While I languish at POG HQ here in Lancaster, Pennsylvania, my partner in crime, Danny Cooper of priuschat.com and co-host of What Drives Us is out there suffering through San Diego weather and what is surely an onslaught of underpriced media dinners. So, that means a full report on this week’s What Drives Us which should hit the streets in the next day or so (once we get this week’s podcast done). And yes, the What Drives Us take on the Prius PHV will be the definitive one. I would put forth that we might be only two reviewers who also own 2010 Prius (since the PHV is based on the 2010 Prius).
Check back soon and hear me grill Danny on the new PHV and whether or not he was able to sneak off to In-N-Out (it’s only a few miles down the road from your hotel Danny!).
Posted on February 19th, 2010 No comments
Play the latest What Drives Us episode
This week Danny and Russell joined by Tony Schaefer to discuss, sorry, more on the Toyota recall, ton foil hat conspiracies, why does “sudden acceleration” occur (hint: it has to do with the gas pedal), more on the Nissan Leaf and the return of Maximum Bob Lutz, GM’s prognosticator supreme. We also pass along our most sincere sympathies to the families and staff of Tesla Motors for the tragic loss of three of their engineers in a terrible plane accident.
Download it through iTunes here.
Posted on February 9th, 2010 No comments
This article from Reuters says Toyota will file a recall notice at 420 GMT (about twenty minutes from now) on the 2010 Prius. Mentioned also was the Lexus HS250h.
Toyota said President Akio Toyoda and Executive Vice President Shinichi Sasaki, in charge of quality, would hold a media briefing at 3:30 p.m. (0630 GMT) in Tokyo regarding the recall.
It will file a recall of the 2010 Prius, the world’s best-selling hybrid car, “and other models” at Japan’s transport ministry at 1:30 p.m. (0430 GMT), a spokeswoman said. Details will be announced at 2 p.m. (0500 GMT).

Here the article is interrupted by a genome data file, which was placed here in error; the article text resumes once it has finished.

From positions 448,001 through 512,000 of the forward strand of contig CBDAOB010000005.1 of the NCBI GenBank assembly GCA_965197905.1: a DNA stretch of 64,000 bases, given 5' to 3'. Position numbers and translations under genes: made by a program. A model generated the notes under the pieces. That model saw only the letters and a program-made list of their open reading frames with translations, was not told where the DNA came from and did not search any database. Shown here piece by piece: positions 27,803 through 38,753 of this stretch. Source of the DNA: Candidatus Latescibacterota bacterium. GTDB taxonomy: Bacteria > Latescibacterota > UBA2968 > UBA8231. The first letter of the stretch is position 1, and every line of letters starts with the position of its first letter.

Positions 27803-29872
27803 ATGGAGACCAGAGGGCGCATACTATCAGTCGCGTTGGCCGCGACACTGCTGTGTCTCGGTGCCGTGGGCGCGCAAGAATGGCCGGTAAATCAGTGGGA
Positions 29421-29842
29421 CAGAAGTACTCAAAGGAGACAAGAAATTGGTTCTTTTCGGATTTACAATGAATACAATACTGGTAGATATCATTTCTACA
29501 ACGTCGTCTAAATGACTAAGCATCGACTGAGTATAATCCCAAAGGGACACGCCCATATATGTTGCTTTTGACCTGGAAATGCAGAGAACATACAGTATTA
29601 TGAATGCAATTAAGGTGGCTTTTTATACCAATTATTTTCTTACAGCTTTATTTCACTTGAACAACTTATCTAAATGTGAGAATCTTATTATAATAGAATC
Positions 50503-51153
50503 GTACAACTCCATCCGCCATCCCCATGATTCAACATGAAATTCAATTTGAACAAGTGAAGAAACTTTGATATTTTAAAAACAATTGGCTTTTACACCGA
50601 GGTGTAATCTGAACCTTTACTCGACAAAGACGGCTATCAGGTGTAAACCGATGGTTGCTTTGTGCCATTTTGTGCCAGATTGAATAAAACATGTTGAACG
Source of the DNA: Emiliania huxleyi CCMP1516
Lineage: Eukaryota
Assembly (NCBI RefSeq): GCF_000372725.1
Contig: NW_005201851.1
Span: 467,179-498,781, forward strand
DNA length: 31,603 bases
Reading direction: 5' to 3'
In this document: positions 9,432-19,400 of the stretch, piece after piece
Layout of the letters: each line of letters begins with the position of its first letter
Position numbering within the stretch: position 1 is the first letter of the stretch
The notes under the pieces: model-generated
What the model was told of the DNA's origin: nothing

The article mentions that the Kelly Blue Book is cutting used Prius values by 1.5 percent “on concerns around the growing supply of unsold Toyotas on both dealer lots and at auctions.”
Posted on February 8th, 2010 No comments
This story on Prius Chat makes me happy and worried at the same time.
The ad agency representing 173 dealers in 5 Southeast states has told the local ABC affiliates to pull their commercials. The agency told ABC affiliates last week that the shift was due to “excessive stories on the Toyota issues.” Instead, the dealers have shifted their commercial time buys to non-ABC stations in the same markets, “as punishment for the reporting,” according to an ABC station manager.
Southeast Toyota (SET) comprises 173 dealers in Florida, Georgia, North Carollina, South Carolina, and Alabama.
On one hand, it is certainly their right and given the coverage, I’d say it was about time these dealers did something. The coverage has been insane and, what really irritates me, much of it contains numerous factual reporting errors. So these people are just protecting their own businesses. Good for them.
I do find it a little odd they’re moving the ads to other stations. What stations/networks? Fox affiliates here have been banging this story just as hard and just as stupidly (which is pretty standard for Fox stations).
Why not take that money to another venue entirely? Like, dare I suggest, the internet? Direct mail?
But I do find it disturbing that this is an attempt further blur the lines between editorial and advertising something which, as someone who has a lot of ties to both things, are already far too blurred together.
In this instance, it’s totally appropriate. In the future, who knows?
Posted on February 5th, 2010 No comments
There was time when America was informed by newspapers. Don’t get me wrong, half-assed journalism has always been with us. There never was a “golden age” where all journalists (in any medium) were daring and sought naught but the truth. But I would contend there is a reason that newspapers have been declining in readers steadily for the last twenty-five years.
Kiah Haslett of the Chicago Tribune contacted me via email yesterday about the Toyota recall. I called her back while on my way to a job (I’m a working photographer, but no, not for a newspaper, I do commercial work). I spent probably twenty minutes chatting with her in detail about the 2010 Prius and carefully explaining the “brake problem”. I thought we were really communicating. Maybe we were. But if you read this story, it’s difficult to to tell.